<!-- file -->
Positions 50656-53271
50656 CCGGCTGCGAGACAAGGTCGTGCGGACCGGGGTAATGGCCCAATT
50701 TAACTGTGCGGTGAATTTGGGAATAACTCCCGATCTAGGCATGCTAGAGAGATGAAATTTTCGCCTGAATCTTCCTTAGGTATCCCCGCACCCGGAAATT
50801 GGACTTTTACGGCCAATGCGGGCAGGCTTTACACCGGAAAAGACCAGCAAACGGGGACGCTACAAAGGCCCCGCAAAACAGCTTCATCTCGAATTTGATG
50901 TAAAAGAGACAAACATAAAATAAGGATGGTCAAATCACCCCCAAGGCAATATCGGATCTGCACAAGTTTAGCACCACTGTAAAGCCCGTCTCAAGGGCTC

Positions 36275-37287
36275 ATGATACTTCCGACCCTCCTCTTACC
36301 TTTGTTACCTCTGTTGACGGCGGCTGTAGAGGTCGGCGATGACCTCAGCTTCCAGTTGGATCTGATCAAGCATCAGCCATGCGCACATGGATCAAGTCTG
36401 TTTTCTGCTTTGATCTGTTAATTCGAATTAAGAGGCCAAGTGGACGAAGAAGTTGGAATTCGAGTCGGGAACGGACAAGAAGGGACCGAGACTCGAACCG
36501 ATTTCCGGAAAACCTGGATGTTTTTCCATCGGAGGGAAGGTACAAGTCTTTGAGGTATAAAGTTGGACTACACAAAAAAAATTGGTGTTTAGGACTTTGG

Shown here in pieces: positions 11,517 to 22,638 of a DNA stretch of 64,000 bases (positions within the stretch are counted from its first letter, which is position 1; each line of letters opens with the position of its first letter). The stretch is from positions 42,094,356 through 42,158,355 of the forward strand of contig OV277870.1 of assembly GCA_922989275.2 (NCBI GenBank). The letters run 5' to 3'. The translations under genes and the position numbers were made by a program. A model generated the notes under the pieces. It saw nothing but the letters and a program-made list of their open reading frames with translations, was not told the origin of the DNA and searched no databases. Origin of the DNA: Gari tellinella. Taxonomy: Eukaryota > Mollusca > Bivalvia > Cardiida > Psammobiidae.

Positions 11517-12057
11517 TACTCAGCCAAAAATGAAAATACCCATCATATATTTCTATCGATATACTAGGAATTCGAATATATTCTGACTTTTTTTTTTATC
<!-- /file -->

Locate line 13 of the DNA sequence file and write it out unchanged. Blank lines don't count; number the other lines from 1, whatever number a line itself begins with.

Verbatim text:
11517 TACTCAGCCAAAAATGAAAATACCCATCATATATTTCTATCGATATACTAGGAATTCGAATATATTCTGACTTTTTTTTTTATC